Control system techniques for DSP-based SMPS design, including stability analysis and predicting transient behavior, will be analyzed using SPICE (IsSpice4) simulation. In addition, a novel design approach using SPICE simulation of a plant model will be unveiled, which resembles a similar technique used in the design of Kalman filters. An important advantage of the plant model is that it exposes current as a “hidden” parameter, thus eliminating the need for sensing current. The s-plane operations in SPICE then will be converted into a z-transform solution. Finally, the DSP difference equations will be derived, and a DSP reference design will be tested for a buck regulator.
The techniques presented here will show the advantages of using special device models with the IsSpice4 simulator to simulate the digital control algorithms for DSP and create corresponding instructions to program the DSP's CPU through a development board.
Design and analysis of control systems usually are performed in the frequency domain, whereby the time domain process of convolution is replaced by a simple process of multiplication of complex polynomials in the frequency domain. Sampled data systems use a similar concept using a unit delay as the basic building block. The analog s-plane maps into the sampled data z-plane by substitution of variables where: equations
The later representation is identical to a delay line, with z-n representing a delay of nT seconds. Transfer functions, including impedance and admittance functions, are described as polynomial ratios of the form G = N/D, where N = a0 + a1z-1 + … anz-n and D = 1 + b1z-1 + … + bnz-n are the numerator and denominator polynomials, respectively. Notice that b0 = 1. Then, rearranging the following equation with D' = D-1:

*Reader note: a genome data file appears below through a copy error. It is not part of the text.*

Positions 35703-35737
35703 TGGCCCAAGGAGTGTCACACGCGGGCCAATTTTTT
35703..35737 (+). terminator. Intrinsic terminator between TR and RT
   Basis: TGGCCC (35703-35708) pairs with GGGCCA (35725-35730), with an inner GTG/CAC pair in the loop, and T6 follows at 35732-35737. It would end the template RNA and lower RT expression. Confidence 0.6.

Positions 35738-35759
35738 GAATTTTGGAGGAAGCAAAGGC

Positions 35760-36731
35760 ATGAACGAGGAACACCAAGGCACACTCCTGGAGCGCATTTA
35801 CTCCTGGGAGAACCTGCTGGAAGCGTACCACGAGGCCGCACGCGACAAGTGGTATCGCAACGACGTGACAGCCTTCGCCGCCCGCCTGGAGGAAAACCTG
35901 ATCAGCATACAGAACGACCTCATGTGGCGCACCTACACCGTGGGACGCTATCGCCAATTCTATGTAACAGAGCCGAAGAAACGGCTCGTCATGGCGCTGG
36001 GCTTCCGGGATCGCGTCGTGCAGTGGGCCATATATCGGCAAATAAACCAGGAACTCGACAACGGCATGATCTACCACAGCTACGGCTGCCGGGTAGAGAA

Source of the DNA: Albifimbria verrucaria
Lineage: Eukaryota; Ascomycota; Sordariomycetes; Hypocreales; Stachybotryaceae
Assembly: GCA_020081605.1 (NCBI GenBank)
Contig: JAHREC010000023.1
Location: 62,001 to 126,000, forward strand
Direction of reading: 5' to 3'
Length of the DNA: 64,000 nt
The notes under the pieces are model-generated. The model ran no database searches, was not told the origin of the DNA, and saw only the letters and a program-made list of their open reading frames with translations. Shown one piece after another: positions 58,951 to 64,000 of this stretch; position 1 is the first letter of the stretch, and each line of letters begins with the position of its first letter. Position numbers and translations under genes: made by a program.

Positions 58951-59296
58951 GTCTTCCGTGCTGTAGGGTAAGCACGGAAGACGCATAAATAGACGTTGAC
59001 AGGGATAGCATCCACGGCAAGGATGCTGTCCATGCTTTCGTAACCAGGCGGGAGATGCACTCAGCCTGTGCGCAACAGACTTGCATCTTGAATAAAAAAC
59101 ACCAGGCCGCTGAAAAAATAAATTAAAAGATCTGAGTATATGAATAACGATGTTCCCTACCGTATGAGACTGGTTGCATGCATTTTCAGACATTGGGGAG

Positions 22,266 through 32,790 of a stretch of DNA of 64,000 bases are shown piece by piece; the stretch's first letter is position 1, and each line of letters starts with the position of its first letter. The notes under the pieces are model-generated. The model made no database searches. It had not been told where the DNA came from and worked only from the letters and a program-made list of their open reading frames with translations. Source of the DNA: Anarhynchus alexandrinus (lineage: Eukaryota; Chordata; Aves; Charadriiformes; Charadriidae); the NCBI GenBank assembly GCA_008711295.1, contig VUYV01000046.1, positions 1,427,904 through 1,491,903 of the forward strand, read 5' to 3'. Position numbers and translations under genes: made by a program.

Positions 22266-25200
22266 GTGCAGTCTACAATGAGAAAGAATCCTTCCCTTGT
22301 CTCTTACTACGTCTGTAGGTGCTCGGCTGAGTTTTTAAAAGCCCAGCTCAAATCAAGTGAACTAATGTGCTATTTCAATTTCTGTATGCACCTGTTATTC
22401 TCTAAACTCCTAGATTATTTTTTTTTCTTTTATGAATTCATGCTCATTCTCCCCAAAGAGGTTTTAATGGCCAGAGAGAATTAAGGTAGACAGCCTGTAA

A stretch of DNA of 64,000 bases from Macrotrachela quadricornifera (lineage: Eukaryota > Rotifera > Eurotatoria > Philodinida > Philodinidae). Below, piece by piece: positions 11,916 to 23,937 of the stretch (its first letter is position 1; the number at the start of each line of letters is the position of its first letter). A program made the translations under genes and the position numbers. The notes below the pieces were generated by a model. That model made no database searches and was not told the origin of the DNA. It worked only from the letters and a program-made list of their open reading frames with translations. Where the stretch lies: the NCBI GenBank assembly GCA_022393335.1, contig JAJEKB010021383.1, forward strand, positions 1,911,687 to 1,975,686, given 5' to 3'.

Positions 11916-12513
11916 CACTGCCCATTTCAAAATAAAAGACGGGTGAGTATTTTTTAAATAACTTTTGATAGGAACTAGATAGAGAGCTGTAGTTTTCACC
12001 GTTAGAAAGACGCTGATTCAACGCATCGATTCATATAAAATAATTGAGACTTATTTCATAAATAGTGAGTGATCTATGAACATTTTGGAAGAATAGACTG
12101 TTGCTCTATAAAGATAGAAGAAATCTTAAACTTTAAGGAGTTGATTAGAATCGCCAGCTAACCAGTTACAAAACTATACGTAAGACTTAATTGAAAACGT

This is the “direct” programming method (Fig. 1), which can be more rigorously derived. This equation also can be implemented in the s-plane using the block diagram in Fig. 1 with the unit time delay (UTD) replaced by a SPICE transmission line. This implementation allows for SPICE analysis of the time-domain difference equations, including transient and ac analysis as well as Bode plots.
Solving for s as a function of z yields:
The ln(z) function can be broken down into three common approximations. Let's first do this by using the first term of the series expansion, where:
Then, for ω 1/T, z + 1 ≈ 2z to further simplify to:
As ω approaches infinity, z approaches zero so that:
ln(z) = z-1
Then, the three approximations are:
The second representation is the one commonly used on page 741 in the z-transform tables.1 Mathematically, it is common to let T = 1 and omit it from the tables, leaving it to the user to scale the result for other sample frequencies. If you fail to account for T, then you will get the wrong answer! Restating the previous equations to represent integration and delays yields: equations
There are three interpretations to these equations in terms of integration method. Although they were derived here from a series expansion, they also could have been derived in time domain using rectangular and trapezoidal integration methods. These representations have several interesting properties. First, Eq. 1 has a step response of z-1, which is interpreted as the deadbeat response; that is, the error to a step response will be reduced to zero in one sample time. That is the holy grail of digital control system design, so the loop compensation should be designed to replicate that behavior. Unfortunately, adding 6 dB of gain makes it unstable.
The second equation gives good results for control system compensation. As shown in Fig. 2, the phase is leading near the Nyquist frequency, providing added margin.
Finally, Eq. 3 inserts a term that averages the previous sample with the current sample.
The average of two samples at one-half the Nyquist frequency is exactly zero for any signal, at Fs/2, regardless of its phase. Fig. 3 shows this result and also shows that phase stays at 90 degrees up to Fs/2. Both figures represent current through 100 µH at Fs =100 kHz.